Beliefs about race and intelligence also shape how peers perceive and interact with each other. As one white student stated even more bluntly, “I think that usually the perception is throughout almost most places that black people are dumber than white people and Hispanics are not as smart as everyone else.” Such perceptions were reflected in peer dynamics in classrooms.
These ideas about race and intelligence are reinforced by the distribution of student across course levels. There are essentially three course levels at Riverview—regular, honors, and advanced placement (AP). In a school that is less than 50% white, whites make up nearly 80% of the students in honors class and almost 90% of the students in AP classes. This distribution of students across course levels reinforced the link in people’s minds about academic ability, and led students to define class levels in racial terms. Julius, a black junior, argued that, “The fact is that Riverview is two schools in one. There is the honors white school, and then there’s the other school.” Richard, a white sophomore, explained the composition of classrooms like this, “I mean if you look at the numbers, I’m betting there are more white kids that are in the honors classes, and more black kids that are in minority classes.”
Because these spaces were partially defined by race, black and Latina/o students were often made to feel unwelcome in higher level classes. One administrator shared to following story:
There was a teacher who had a minority student come into their honors class and you know he was your stereotypical baggy jeans, big shirt, hat turned sideways, you know, and she said to him, “You know I think you belong in my next period, you’re too early” and assumed that he was a general student. And he’s like, “No, no, my schedule says I belong here.”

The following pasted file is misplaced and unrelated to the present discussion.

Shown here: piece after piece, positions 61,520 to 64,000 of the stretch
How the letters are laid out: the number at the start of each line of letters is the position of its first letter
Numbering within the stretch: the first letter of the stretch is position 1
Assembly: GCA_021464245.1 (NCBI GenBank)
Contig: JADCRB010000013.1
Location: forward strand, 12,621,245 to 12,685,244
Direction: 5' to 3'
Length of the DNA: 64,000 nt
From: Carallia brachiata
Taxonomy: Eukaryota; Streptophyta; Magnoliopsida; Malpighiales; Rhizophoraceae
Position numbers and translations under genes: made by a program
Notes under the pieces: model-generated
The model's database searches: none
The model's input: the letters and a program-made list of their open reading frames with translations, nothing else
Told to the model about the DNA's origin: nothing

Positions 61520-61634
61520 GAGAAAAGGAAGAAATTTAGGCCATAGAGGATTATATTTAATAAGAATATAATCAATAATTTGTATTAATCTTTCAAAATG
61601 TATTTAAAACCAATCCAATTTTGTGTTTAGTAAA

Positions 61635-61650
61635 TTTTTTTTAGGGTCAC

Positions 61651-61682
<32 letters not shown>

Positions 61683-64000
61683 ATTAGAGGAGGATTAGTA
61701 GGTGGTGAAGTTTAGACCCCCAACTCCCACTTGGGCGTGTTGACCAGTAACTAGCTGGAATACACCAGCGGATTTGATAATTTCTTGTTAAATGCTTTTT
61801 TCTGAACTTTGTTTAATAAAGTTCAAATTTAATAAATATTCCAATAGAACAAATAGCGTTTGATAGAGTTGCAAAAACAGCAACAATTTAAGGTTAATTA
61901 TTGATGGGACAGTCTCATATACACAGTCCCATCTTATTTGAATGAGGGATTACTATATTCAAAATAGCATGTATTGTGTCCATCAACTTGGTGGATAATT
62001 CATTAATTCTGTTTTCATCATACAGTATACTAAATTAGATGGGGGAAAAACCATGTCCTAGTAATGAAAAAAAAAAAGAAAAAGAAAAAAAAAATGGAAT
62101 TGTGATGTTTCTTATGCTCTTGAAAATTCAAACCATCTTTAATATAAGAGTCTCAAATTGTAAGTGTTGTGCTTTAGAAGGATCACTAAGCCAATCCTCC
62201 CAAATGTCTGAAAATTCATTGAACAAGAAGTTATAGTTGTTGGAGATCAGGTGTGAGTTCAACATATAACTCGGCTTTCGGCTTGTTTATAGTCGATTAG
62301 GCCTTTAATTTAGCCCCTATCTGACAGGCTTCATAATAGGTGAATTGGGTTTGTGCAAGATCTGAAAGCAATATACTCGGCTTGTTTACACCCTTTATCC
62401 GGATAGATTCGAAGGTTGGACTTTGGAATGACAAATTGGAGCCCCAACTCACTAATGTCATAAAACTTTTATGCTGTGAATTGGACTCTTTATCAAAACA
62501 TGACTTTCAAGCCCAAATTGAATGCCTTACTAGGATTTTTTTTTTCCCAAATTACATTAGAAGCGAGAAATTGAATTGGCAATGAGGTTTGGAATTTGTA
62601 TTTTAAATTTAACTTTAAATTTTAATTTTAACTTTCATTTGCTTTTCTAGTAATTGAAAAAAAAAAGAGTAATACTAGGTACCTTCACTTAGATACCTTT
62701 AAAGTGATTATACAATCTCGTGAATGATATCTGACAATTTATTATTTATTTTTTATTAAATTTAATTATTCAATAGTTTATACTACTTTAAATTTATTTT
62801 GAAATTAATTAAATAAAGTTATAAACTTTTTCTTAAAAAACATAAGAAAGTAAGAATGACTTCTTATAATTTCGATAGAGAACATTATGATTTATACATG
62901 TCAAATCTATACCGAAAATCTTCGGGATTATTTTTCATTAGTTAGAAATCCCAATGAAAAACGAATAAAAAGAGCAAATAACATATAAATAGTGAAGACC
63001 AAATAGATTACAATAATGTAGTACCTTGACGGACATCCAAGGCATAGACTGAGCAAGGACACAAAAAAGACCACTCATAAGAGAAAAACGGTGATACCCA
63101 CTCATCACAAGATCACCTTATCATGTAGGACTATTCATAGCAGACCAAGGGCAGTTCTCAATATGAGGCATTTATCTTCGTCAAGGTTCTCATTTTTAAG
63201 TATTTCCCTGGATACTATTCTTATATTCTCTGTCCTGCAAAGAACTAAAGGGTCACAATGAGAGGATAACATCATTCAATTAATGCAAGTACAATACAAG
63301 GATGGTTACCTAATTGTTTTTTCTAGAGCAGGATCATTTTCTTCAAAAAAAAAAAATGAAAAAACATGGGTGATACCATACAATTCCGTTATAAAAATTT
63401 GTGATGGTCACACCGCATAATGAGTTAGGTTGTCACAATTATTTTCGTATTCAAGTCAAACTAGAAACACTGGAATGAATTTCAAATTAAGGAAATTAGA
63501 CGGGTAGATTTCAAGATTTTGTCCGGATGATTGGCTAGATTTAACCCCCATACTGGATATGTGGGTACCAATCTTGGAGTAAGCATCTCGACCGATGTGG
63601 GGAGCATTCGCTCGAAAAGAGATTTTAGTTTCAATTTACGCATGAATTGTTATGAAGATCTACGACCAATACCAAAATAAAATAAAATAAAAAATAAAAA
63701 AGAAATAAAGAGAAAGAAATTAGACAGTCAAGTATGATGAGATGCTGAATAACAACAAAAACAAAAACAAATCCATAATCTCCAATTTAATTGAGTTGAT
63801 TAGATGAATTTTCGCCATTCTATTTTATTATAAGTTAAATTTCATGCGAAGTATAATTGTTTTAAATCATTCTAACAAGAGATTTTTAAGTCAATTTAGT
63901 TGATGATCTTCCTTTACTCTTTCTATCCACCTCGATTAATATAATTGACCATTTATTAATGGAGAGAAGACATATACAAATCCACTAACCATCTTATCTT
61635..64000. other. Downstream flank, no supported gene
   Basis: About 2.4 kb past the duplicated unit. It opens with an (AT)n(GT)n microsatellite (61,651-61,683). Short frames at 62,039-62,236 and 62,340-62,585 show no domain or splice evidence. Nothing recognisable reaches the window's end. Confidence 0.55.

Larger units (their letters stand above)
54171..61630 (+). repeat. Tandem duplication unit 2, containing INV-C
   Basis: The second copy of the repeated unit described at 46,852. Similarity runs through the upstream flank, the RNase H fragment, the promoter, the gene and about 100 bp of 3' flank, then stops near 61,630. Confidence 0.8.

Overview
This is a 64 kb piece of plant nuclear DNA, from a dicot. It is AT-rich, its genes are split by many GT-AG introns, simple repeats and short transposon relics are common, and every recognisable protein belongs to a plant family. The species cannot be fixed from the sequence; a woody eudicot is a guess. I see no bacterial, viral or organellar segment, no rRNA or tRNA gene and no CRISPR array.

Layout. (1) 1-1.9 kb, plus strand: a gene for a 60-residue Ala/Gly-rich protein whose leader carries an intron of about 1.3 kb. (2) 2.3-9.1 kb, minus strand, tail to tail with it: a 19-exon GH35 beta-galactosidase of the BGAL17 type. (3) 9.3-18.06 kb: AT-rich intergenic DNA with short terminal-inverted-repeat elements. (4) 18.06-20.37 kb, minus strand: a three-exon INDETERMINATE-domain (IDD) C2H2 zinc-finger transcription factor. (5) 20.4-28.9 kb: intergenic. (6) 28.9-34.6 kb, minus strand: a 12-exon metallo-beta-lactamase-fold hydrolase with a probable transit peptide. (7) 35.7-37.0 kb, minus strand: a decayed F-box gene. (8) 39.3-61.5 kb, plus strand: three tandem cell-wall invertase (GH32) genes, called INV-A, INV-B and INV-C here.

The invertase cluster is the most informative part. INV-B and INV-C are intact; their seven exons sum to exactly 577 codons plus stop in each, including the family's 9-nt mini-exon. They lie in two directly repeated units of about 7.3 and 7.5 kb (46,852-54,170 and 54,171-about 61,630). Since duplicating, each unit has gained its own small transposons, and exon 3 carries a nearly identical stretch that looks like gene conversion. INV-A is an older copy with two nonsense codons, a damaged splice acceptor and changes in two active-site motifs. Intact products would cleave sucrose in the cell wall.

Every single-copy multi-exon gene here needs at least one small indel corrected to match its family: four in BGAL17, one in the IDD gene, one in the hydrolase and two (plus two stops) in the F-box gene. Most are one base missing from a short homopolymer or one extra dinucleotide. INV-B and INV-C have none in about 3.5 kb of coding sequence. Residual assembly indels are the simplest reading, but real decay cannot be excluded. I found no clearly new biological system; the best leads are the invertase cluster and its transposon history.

Maria talked about being a Latina in honors classes:
Well, there’s been times where I’ve been in [honors] classes with white kids, and I tried my best at times. When I do, the white girls, they’re always going in their own little clique, and look at the Mexicans as if we were dumb or something. It just makes us feel bad.
These students’ experiences are compelling, particularly considering that they go to school in a self-proclaimed liberal context. However, they also reflect the reality of race in the United States. Racial categories emerged as “folk theories” between the 16th and 18th Centuries and became codified and standardized in the early 18th Century as a way for Europeans to justify slavery, genocide and colonialism (Smedley & Smedley, 2005). Over time, stereotypes about African Americans’ lack of intelligence and propensity for violence and criminal behavior developed to the point where they became status beliefs—widely shared cultural beliefs about members of social groups (Ridgeway & Erickson, 2000; p. 580). Knowing that these ideas are widely shared in the society, and influence social interaction at the conscious and subconscious level, is essential to understanding how race matters in our schools and classrooms today.